|Photo via Library of Congress|
A distinctive downtown Detroit landmark may face demolition — so its owner can build a parking structure. The State Savings Bank (151 W. Fort St.) was built in 1900 by McKim, Mead, and White and expanded in 1914 by Donaldson and Meier. It is currently owned by Canadian developer Andreas Apostolopoulos, who purchased the building in 2012 for $700,000. When Apostolopoulos announced in Aug. 2012 that he was planning to demolish the building for parking, he met such ardent opposition from local preservationists that he rescinded his plans, stating that he would instead rehabilitate the structure.
Now, he appears to have changed his mind. The City of Detroit Historic District Commission has received a petition to demolish the State Savings Bank. The petition is subject to a public hearing, which is scheduled for the next Historic District Commission meeting on Wednesday, August 14. Preservation Detroit adamantly opposes the demolition of the State Savings Bank. This Beaux Arts gem is integral to our cityscape, and we strongly believe that a dense, walkable, historic urban core is fundamentally important to Detroit’s future.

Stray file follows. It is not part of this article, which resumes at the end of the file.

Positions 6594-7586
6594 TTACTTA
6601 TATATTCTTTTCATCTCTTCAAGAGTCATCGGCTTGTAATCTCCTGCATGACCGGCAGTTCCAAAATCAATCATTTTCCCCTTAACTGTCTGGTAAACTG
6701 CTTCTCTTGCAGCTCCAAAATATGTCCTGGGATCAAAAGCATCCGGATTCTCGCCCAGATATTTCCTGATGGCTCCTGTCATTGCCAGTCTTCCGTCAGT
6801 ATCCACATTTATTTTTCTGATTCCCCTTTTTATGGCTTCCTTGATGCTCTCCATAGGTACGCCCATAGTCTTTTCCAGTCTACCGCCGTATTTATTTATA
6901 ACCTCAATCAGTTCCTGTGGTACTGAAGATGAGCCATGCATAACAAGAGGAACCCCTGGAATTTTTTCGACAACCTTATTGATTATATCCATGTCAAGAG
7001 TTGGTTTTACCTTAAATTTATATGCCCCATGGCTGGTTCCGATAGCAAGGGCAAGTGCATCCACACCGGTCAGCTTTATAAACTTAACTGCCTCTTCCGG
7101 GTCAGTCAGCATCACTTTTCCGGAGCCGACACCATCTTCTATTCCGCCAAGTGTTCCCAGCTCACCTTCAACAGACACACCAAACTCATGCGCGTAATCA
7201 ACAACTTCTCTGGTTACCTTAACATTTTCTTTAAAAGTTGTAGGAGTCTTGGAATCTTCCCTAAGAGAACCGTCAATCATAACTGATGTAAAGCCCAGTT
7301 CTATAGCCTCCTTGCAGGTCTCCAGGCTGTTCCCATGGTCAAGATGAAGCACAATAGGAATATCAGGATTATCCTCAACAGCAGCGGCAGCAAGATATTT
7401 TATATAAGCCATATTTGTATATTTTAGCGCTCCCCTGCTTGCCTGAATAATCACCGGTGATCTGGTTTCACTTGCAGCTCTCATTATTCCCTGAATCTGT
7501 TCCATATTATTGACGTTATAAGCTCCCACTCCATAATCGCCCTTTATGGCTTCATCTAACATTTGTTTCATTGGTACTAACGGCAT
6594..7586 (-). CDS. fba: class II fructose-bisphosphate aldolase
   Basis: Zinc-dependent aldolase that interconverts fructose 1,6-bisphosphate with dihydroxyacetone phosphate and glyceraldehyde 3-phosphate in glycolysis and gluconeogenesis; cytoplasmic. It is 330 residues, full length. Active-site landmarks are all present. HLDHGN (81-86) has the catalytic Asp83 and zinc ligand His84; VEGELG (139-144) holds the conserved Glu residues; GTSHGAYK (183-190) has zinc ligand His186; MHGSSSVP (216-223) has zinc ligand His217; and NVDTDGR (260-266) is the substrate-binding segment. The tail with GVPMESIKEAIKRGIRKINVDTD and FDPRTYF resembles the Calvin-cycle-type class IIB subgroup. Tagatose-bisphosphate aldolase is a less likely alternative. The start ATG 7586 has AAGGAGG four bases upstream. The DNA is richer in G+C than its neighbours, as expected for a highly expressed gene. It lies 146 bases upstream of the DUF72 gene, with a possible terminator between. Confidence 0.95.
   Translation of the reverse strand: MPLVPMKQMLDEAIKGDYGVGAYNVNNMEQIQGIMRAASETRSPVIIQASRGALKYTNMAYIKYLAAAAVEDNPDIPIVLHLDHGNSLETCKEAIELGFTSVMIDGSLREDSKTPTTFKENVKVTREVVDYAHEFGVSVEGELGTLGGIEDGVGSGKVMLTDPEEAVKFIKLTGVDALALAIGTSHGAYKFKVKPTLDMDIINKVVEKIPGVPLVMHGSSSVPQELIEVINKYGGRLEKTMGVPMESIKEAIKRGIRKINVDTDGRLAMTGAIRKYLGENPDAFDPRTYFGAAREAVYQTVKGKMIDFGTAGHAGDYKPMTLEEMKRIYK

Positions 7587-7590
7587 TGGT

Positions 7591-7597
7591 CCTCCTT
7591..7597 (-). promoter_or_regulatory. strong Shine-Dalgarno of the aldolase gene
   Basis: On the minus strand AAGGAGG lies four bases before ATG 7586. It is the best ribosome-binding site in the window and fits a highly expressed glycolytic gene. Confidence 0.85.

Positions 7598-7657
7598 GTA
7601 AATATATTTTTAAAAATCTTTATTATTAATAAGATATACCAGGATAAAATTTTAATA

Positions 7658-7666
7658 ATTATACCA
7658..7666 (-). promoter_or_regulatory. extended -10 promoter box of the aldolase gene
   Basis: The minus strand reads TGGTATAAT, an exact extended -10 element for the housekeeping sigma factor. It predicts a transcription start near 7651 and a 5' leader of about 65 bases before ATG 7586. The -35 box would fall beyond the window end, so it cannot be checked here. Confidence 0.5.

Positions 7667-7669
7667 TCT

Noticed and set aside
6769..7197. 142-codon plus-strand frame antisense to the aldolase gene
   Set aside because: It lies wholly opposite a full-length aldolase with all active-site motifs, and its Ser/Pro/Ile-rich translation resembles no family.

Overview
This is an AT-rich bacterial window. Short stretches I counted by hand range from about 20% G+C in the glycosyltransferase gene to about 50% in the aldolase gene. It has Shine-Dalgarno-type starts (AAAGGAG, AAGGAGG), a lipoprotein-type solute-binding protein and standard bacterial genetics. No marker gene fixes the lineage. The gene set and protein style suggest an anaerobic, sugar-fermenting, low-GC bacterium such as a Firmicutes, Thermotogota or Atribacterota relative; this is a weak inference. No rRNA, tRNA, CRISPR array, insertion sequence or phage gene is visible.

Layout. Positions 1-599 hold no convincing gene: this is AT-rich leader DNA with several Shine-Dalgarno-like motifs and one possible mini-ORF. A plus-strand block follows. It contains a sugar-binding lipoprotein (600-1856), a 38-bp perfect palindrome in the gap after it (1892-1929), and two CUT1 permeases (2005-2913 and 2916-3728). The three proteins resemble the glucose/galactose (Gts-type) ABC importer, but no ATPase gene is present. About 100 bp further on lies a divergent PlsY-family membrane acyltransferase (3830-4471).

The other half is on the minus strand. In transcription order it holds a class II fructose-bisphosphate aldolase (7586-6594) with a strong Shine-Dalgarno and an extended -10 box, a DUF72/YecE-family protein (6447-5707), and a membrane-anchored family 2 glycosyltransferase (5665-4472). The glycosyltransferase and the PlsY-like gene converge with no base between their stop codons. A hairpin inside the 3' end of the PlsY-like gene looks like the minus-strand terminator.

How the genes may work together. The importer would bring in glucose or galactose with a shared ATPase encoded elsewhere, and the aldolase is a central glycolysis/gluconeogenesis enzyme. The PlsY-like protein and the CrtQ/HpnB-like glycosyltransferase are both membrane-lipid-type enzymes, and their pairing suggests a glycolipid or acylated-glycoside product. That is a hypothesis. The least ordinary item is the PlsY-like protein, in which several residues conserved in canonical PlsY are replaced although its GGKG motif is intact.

Furthermore, the demolition of the State Savings Bank would be an embarrassing step in the wrong direction for downtown Detroit and an insult to developers who have invested money, sweat and vision in the revitalization of the downtown core. Developments such as the Grand Army of the Republic, the Book-Cadillac, Security Trust Lofts, the Broderick Tower, the David Whitney Building, 1520 and 1528 Woodward, Capitol Park’s burgeoning comeback, and numerous projects led by Dan Gilbert have recognized that adaptive reuse of historic structures builds a more memorable and uniquely marketable place.
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